resonances of the a-, b-, and g-phosphate groups in state 1 and state
2, respectively. The peaks corresponding to the state 1 conformation
are marked with dashed lines. All spectra were recorded at 278 K and
202 MHz.
2010 Wiley-VCH Verlag GmbH & Co. KGaA, Weinheim
Angew. Chem. Int. Ed. 2010, 49, 3830 –3833
Angewandte
Chemie
bound nucleotide are observed. In the presence of
Cu2+ cyclen the 31P resonances of the b- and g-phosphate
corresponding to state 1 shift upfield, with the stronger effect
observed for the g-phosphate group; in contrast, the signal of
the a-phosphate shifts slightly downfield. Simultaneously,
with increasing concentrations of Cu2+ cyclen the lines
broaden. At a ligand/protein ratio of more than 2:1 the gphosphate line has already broadened beyond detection and
the b-phosphate line is slightly broadened (Figure 1). The
resonances belonging to state 2 are not affected by addition of
Cu2+ cyclen; that is, they are neither shifted nor broadened at
this Cu2+ cyclen concentration. As an independent control the
same
experiments
were
performed
with
Ras(T35A)·Mg2+·GppNHp, which exists predominantly in the
conformational state 1 (K12 < 0.1). Here the effects of the
Cu2+ cyclen binding can be observed more easily because the
signals belonging to state 2 are virtually absent. Again the
resonance signal of the g-phosphate becomes broadened and
completely disappears at a Cu2+ cyclen/Ras ratio of 2:1
(Figure 1, spectra C and D). These data indicate that the
Cu2+ cyclen binds close to the g-phosphate of GppNHp in
state 1 of Ras but does not recognize the active site of the
protein in state 2. Since Ras(T35A) exists predominantly in
state 1, it was used in the further structural investigation of
the binding of cyclen–metal complexes to Ras in conformational state 1.
The distance from the Cu2+ ion to the phosphorus nuclei
of the bound GppNHp can be estimated from the paramagnetic enhancement of the relaxation times as (0.30 0.05), (0.48 0.05), and (0.54 0.05) nm for the g-, b-, and
a-phosphate groups, respectively (see Table S1 in the Supporting Information). It is very likely that the positively
charged Cu2+ cyclen that is almost within van der Waals
distance to the negatively charged g-phosphate group is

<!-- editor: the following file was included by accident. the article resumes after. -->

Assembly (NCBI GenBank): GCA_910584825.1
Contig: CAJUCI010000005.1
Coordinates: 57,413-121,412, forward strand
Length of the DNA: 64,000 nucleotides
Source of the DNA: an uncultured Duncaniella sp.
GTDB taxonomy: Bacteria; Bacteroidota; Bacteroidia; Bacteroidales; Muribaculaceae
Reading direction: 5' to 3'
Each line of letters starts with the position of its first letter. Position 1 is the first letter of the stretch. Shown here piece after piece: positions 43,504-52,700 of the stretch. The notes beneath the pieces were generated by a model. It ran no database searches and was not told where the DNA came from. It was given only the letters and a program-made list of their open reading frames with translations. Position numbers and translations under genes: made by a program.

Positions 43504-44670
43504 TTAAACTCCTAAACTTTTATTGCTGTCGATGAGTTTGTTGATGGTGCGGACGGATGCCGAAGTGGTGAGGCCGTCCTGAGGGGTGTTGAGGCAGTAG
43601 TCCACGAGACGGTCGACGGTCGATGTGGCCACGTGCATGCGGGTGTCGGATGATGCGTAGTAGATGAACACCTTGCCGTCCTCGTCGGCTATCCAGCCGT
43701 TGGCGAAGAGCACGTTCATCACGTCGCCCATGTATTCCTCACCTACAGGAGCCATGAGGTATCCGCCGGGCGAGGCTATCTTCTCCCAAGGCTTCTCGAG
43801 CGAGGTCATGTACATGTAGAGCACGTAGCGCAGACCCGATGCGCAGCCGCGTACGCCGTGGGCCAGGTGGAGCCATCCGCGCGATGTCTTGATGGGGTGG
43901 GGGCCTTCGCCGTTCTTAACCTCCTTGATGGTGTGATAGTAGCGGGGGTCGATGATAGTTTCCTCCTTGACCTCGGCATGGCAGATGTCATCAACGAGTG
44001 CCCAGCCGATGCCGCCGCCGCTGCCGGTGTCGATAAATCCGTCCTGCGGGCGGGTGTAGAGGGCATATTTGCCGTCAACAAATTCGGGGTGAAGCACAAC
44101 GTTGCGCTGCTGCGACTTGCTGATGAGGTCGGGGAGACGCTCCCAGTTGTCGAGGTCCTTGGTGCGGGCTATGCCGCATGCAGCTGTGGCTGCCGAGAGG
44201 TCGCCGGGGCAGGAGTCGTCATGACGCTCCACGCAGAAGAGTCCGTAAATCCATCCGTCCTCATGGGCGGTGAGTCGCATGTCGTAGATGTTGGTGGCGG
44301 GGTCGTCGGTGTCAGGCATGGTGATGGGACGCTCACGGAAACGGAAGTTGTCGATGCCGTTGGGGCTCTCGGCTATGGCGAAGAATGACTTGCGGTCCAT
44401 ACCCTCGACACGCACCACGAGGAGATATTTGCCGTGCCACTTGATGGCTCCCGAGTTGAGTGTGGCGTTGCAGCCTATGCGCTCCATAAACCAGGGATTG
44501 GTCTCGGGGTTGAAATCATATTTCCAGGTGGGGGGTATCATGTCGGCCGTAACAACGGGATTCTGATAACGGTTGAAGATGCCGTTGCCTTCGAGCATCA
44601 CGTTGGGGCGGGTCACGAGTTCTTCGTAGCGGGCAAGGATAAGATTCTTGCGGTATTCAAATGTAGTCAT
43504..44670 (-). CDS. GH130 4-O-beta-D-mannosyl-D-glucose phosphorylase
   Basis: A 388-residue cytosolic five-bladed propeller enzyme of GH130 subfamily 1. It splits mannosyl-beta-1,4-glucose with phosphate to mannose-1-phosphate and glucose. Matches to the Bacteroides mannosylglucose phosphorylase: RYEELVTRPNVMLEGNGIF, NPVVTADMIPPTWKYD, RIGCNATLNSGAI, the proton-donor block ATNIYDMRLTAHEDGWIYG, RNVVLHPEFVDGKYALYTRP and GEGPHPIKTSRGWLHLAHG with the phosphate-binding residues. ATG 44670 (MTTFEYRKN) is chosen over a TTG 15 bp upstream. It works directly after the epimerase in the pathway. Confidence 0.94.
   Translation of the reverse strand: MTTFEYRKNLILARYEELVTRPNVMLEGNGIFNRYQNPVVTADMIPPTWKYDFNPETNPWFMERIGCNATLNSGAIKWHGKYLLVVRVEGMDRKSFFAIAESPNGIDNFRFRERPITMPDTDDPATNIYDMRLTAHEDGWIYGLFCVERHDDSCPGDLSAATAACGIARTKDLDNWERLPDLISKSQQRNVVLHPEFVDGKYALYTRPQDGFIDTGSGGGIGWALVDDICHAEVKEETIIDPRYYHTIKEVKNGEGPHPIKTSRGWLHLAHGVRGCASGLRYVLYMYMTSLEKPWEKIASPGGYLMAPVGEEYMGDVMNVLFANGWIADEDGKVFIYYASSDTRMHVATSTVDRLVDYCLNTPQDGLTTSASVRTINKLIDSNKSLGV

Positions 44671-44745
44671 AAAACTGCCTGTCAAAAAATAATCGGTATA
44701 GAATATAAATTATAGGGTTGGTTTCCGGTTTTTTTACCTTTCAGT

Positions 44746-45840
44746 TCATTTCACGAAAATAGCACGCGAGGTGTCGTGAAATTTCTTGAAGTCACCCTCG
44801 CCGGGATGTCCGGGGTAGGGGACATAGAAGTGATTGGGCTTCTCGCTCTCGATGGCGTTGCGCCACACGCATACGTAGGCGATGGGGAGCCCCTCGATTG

directly bound to an oxygen atom of the g-phosphate group.
In crystal structures of a corresponding Zn2+ cyclen derivative
in a 1:1 complex with phenylphosphate,[13] the Zn2+ ion is
separated from the phosphorus nucleus by 0.294 nm.
Addition of the paramagnetic Cu2+ cyclen leads to a
reduction of crosspeak intensities in the [1H,15N] HSQC NMR
spectra as well as to changes of chemical shifts (see Table S2
and Figure S2 in the Supporting Information). The signal
intensities of the resonances of Gly13, located in the P-loop
close to the g-phosphate group of the bound nucleotide, and
of Gly60, located in switch II decrease substantially, and they
completely disappear at higher concentrations of Cu2+ cyclen.
Other resonances, for example, those of Ser118 or Thr148, are
not perturbed by addition of Cu2+ cyclen. The addition of the
diamagnetic compound Zn2+ cyclen to the sample leaves most
of the resonances unperturbed, but some resonances are
shifted and/or broadened. Most interestingly, a number of
resonances are split into two lines, for example, the resonances that correspond to Ile124 and Gly115 (see Table S2
and Figure S2 in the Supporting Information).
Highlighting the residues with values of the combined
chemical-shift changes Ddcomb s0corr on the surface of the
crystal structure of Ras(wt) reveals two distinct sites
(Figure 2). An analysis of the concentration dependence of
the chemical-shift changes confirms the existence of two sites,
Angew. Chem. Int. Ed. 2010, 49, 3830 –3833
Figure 2. Binding sites for Zn2+ and Cu2+ cyclen in Ras·Mg2+·GppNHp
as determined by [1H,15N] HSQC NMR spectroscopy. a,b) Amino acids
clearly affected by the paramagnetic distance-dependent Cu2+ effect
mapped onto the surface of Ras(wt)·Mg2+·GppNHp.[16] Residues
exhibiting a significant relative signal reduction I(j)/I0(j) < 1 s0 are in
red, not clearly assignable residues are in gray. c,d) Amino acids
showing significant shift perturbations in the presence of Zn2+ cyclen
mapped onto the surface of Ras(wt)·Mg2+·GppNHp; dark green:
residues with a significant combined chemical-shift change
Ddcomb s0corr, light green: residues showing a line splitting upon
binding of Zn2+ cyclen typical for a slow-exchange process, gray: not
clearly assignable residues.
one site where half-saturation is reached at a ligand concentration of approximately 2 mm and another class where halfsaturation is observed at a ligand concentration of approximately 6 mm. Since we also have data from the paramagnetic